Reflections in a Golden Eye (novel)

From Wikipedia, the free encyclopedia
Jump to navigation Jump to search
Reflections in a Golden Eye
Reflections in a golden eye novel.jpg
First edition cover with paper and cellophane dust jacket
Author Carson McCullers
Country United States
Language English
Genre Southern Gothic
Gay novel
Publisher Houghton Mifflin
Publication date
Media type Print (Hardback)
Pages 182 pp
OCLC 44518055
813/.52 21
LC Class PS3525.A1772 R4 2000

Reflections in a Golden Eye is a 1941 novel by American author Carson McCullers.

It first appeared in Harper's Bazaar in 1940, serialized in the October–November issues. The book was published by Houghton Mifflin on February 14, 1941, to mostly poor reviews. The book was dedicated to the Swiss journalist, travel writer and novelist Annemarie Schwarzenbach (1908-1942), whom McCullers had met and befriended in the summer of 1940 (after the book was finished).


McCullers wrote the piece in 1939, originally using the title "Army Post". She said the story had germinated when, as an adolescent, she had first stepped into the alien territory of Fort Benning in Georgia. A more direct inspiration came from a chance remark which her husband Reeves (an ex-soldier) made to her about a voyeur who had been arrested at Fort Bragg - a young soldier who had been caught peeping inside the married officers' quarters.

McCullers wrote the novel while in Fayetteville, North Carolina. After two months of arduous writing, she finished her manuscript and put it away in a dresser. She later said of it:

I am so immersed in my characters that their motives are my own. When I write about a thief, I become one; when I write about Captain Penderton, I become a homosexual man. I become the characters I write about and I bless the Latin poet Terence who said 'Nothing human is alien to me.'[1]

Plot summary[edit]

The novel takes place at an army base in the U.S. state of Georgia. Private Ellgee Williams, a solitary man full of secrets and desires, has served for two years and is assigned to stable duty. After doing yard work at the home of Capt. Penderton, he sees the captain's wife nude and becomes obsessed with her.

Capt. Weldon Penderton and his wife Leonora, a feeble-minded Army brat, have a fiery relationship and she takes many lovers. Leonora's current lover, Major Morris Langdon, lives with his depressed wife Alison and her flamboyant Filipino houseboy Anacleto, near the Pendertons.

Capt. Penderton, as a closeted homosexual, realizes that he is physically attracted to Pvt. Williams, but remains unaware of the private's attraction to Leonora.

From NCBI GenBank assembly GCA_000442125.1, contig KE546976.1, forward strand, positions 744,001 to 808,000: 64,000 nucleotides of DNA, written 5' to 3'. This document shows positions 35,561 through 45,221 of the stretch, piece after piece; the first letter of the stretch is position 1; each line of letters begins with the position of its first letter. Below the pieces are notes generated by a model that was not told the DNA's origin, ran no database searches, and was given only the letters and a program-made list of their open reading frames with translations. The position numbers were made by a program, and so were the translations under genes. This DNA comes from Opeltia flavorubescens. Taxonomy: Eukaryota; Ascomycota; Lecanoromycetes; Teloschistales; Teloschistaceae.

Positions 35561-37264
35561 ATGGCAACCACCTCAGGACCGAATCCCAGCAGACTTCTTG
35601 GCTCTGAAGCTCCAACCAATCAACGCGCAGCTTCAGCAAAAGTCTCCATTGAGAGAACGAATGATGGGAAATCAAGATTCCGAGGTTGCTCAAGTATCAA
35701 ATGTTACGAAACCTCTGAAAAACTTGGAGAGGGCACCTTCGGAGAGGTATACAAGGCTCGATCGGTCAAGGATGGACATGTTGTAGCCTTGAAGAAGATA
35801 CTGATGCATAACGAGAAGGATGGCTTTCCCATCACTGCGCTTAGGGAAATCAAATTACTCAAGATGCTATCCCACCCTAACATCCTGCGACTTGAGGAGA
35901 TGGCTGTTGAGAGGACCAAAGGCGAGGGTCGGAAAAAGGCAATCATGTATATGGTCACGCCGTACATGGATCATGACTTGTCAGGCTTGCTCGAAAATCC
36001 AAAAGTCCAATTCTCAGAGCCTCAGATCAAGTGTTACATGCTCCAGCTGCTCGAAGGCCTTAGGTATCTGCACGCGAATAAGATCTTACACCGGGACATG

Reception and critical analysis[edit]

After its publication in 1941 the novel caused some consternation in Columbus, Georgia and at Fort Benning, where people speculated about the source of McCullers' tale.[2]

According to author Michael Bronski, McCullers tackled the topics of "homosexuality, sadism, voyeurism, and fetishism while exploring the boundaries of eroticism, outsider status and the fragility of normal in the novel."[3]

Anthony Slide, another 21st-century scholar, considers Reflections in a Golden Eye to be one of only four familiar gay novels in the English language in the first half of the 20th century. The other three are Djuna Barnes' Nightwood, Truman Capote's Other Voices, Other Rooms, and Gore Vidal's The City and the Pillar.[4]


A 1967 film adaptation of Reflections in a Golden Eye was directed by John Huston. It stars Marlon Brando, Elizabeth Taylor, Julie Harris, Brian Keith and Robert Forster.


  1. ^ McCullers, Carson (2005-04-05). The Mortgaged Heart: Selected Writings. Houghton Mifflin Harcourt. p. 277. ISBN 0547346832.
  2. ^ The Lonely Hunter, a Biography of Carson McCullers by Virginia Spencer Carr, p. 91
  3. ^ Bronski, Michael, ed. Pulp Friction: Uncovering the Golden Age of Gay Male Pulps. New York: St. Martin's Griffin, 2003, page 349.
  4. ^ Slide, Anthony. Lost Gay Novels: A Reference Guide to Fifty Works from the First Half of the Twentieth Century, Binghamton, NY: Harrington Park Press, 2003, p. 2.
  • Austen, Roger (1977). Playing the Game: The Homosexual Novel in America (1st ed.). Indianapolis: The Bobbs-Merrill Company. ISBN 978-0-672-52287-1.
  • Bronski, Michael (2003). Pulp Friction: Uncovering the Golden Age of Gay Male Pulps (1st ed.). New York, NY: St. Martin's Griffin. ISBN 978-0-312-25267-0.
  • Sarotte, Georges-Michel (1978). Like a Brother, Like a Lover: Male Homosexuality in the American Novel and Theatre from Herman Melville to James Baldwin (1st English ed.). New York: Doubleday. ISBN 978-0-385-12765-3.
  • Slide, Anthony (2003). Lost Gay Novels: A Reference Guide to Fifty Works from the First Half of the Twentieth Century (1st ed.). Binghamton, NY: Harrington Park Press. ISBN 978-1-56023-413-5.
  • Stryker, Susan (2001). Queer Pulp: Perverted Passions from the Golden Age of the Paperback (1st ed.). San Francisco, CA: Chronicle Books. ISBN 978-0-8118-3020-1.

External links[edit]